By Lealaiauloto A F Tauafiafi in Auckland
At the official opening of the 5th Global Fisheries Enforcement Training Workshop today there was general agreement that the key to stopping illegal fishing globally is through international cooperation and sharing of information by monitoring, control and surveillance practitioners around the globe.
“No nation is immune to illegal fishing activities. We must all work together whether that be at bilateral, regional or international frameworks to target and eliminate what is internationally recognised as environmental crime,” according to Martyn Dunne, Director-General for host New Zealand’s Ministry of Primary Industries.
He singled out the International Monitoring, Control and Surveillance Network as the collective platform that can deliver the “intent” of unity of purpose to “deter and eradicate the IUU threats to our oceans”.
He believes that to stamp out illegal, unreported and unregulated fishing, the workshop (GFETW) needs to look at adopting the following five principles:
1. Acknowledge its existence (IUU – illegal, unreported and unregulated fishing)
2. Create and maintain unity of purpose in targeting offenders
3. Share information, intelligence and resources
4. Have the ongoing resolve to collectively bring in perpetrators to account before the courts, and
5. Effective control of nationals
Through the five principles, Dunne believes the MCS international network has the influence to harness the power of intelligence and frameworks necessary to share critical information that would lead to the eradication of IUU fishing.
He points to a number of case studies that will be discussed during the week-long workshop showcasing the effectiveness of such a collective approach.
“The case study regarding international efforts targeting IUU vessels operating in the Southern Oceans is testament to these coalitions willing to fulfil international obligations and working collectively for a common outcome,” he said.
His final point was to re-affirm his belief in the power of the MCS Network (celebrating its 50th year of existence this year).
“Don’t underestimate the power of the network. It is a collective body of individuals linked through a common purpose. The relationship you forge here is critical to achieving success and the ability personally to contact counterparts whose trust and confidence has been established through such conferences is often more effective than prolonged and formal channels that can limit timely action.”
Chair for the MCS Network Cephas Ralph said: “As a global entity the network through its promotion of international cooperation plays a significant part ensuring that national jurisdiction and borders are less of a barrier to the enforcement of surveillance activities for member countries.”
He highlighted the key strength of the network which has grown to more than 70 member countries covering every inhabited continent on the globe.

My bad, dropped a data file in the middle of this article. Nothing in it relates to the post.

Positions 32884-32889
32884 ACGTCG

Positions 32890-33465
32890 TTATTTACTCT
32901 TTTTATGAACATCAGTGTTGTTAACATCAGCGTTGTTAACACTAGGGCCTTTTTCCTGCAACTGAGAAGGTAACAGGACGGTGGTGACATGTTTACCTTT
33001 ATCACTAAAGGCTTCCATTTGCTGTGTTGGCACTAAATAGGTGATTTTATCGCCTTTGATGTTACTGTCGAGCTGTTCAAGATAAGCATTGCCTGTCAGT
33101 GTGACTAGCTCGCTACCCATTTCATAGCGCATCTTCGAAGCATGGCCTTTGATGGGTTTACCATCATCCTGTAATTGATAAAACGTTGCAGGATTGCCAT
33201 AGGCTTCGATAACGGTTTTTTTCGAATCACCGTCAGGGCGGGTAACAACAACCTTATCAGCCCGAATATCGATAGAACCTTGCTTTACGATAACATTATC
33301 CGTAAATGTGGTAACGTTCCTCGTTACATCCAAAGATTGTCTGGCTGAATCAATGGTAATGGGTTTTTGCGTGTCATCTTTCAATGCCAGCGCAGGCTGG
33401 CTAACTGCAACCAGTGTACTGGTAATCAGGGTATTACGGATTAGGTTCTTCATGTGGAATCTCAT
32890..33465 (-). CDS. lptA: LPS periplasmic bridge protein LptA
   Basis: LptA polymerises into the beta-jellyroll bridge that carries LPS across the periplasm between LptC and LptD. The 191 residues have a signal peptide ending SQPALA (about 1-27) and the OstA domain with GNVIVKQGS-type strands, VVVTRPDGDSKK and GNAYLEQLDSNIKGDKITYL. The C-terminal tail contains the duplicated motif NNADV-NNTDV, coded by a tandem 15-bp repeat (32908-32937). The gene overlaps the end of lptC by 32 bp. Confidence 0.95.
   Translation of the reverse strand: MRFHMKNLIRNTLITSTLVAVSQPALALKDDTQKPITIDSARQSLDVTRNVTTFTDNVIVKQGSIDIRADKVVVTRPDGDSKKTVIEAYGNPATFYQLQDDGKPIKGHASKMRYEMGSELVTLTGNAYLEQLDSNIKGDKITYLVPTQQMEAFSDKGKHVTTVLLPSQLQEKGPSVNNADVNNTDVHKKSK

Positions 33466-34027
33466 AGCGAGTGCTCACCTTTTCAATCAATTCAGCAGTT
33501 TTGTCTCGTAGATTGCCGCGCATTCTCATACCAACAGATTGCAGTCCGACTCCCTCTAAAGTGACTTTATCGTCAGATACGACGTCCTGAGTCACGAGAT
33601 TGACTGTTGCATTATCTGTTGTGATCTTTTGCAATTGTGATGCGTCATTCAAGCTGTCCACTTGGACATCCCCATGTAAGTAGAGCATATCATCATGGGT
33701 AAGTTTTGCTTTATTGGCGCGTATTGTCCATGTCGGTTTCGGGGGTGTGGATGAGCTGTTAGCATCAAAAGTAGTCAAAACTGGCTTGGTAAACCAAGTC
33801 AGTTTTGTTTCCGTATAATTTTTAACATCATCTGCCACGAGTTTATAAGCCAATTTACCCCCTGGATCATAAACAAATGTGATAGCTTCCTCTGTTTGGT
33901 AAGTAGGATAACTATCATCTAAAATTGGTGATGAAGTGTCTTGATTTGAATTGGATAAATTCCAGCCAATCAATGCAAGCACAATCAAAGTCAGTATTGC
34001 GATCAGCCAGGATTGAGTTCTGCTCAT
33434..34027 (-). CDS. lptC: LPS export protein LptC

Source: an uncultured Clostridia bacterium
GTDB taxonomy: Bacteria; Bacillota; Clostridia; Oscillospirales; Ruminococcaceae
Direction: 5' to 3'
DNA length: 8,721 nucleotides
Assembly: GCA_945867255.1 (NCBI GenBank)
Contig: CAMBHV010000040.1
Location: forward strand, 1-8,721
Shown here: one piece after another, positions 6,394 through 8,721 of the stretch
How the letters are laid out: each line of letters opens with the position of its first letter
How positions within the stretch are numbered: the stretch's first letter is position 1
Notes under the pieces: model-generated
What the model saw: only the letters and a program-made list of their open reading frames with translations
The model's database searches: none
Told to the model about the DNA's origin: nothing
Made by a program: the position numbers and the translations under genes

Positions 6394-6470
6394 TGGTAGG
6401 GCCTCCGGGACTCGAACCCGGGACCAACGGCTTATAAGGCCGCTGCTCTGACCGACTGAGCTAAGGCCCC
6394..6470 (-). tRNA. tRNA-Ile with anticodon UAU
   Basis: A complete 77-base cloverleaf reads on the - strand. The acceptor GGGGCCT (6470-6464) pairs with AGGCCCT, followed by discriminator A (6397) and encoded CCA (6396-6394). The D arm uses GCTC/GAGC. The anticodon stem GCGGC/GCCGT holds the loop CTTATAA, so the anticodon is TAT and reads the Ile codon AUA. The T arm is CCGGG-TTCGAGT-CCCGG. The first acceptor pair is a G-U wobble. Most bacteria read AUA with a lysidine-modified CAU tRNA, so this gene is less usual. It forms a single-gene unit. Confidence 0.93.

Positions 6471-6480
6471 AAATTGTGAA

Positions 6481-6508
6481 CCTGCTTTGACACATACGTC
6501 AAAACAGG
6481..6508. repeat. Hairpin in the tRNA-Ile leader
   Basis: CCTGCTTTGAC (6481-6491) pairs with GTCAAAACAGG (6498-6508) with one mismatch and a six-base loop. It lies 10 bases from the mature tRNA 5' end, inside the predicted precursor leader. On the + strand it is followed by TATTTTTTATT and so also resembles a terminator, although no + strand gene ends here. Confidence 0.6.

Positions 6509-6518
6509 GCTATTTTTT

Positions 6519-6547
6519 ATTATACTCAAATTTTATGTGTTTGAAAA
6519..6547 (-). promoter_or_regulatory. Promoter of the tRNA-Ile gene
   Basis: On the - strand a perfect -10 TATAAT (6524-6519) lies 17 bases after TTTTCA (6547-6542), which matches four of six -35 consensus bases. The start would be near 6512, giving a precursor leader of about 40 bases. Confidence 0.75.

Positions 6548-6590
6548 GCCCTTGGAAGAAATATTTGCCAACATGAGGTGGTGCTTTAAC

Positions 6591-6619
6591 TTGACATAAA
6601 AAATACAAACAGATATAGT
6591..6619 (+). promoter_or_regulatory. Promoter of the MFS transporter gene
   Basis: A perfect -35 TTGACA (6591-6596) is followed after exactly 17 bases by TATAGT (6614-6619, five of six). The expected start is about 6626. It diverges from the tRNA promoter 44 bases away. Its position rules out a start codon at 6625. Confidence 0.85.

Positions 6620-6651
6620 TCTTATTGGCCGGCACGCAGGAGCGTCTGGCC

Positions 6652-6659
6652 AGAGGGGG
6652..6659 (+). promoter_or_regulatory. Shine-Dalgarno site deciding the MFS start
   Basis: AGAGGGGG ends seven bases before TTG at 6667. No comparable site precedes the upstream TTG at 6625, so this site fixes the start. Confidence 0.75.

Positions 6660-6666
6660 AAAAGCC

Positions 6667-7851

New members South Korea and Cambodia were acknowledged today.
“One of the great strengths of the network is its ‘informal’ structure. Indeed, the network does not wish to interfere with the policy issues of any country or region.”
In fact, the global organisation is not bound by a treaty or convention. Rather, its membership of MCS practitioners across the world designed the network to promote cooperation and exchange of information; help with MCS capacity building; and gives it “wiggle room” to develop it in line with the needs of MCS practitioners.
The powerful reach of the network is expanded by working with organisations such as FAO, Interpol, by promoting exchanges of information, coordinating training activities, brokering exchanges of MCS equipment, promoting exchanges of expertise between countries, and organise workshops such as the GFETW.
“In my view the network remains increasingly relevant and should be developed by members as they wish it to be. We have to continue to search for new ways to capitalize better on our key asset which is the expertise and knowledge of the MCS practitioners,” said Ralph.
“It is indisputable that the network is bringing together, at the global level, the best knowledge and expertise in the world of fisheries enforcement. At this workshop, we hope to develop a process to capture and archive the high level risks inherent in IUU activities.”
During the week, participants will be shown all the charges that are outstanding. As well as recent successes in combating IUU.
One of the reasons for people like Ralph to be more optimistic today than say decades ago is that “the main drivers for change in the fisheries sector are: the work of the international community in particular through the FAO-COFI in establishing ever more clear and comprehensive international rules.
“International cooperation remains the key to finding solutions to IUU issues. No single state can resolve the problem by themselves and no country is without sins in this field.”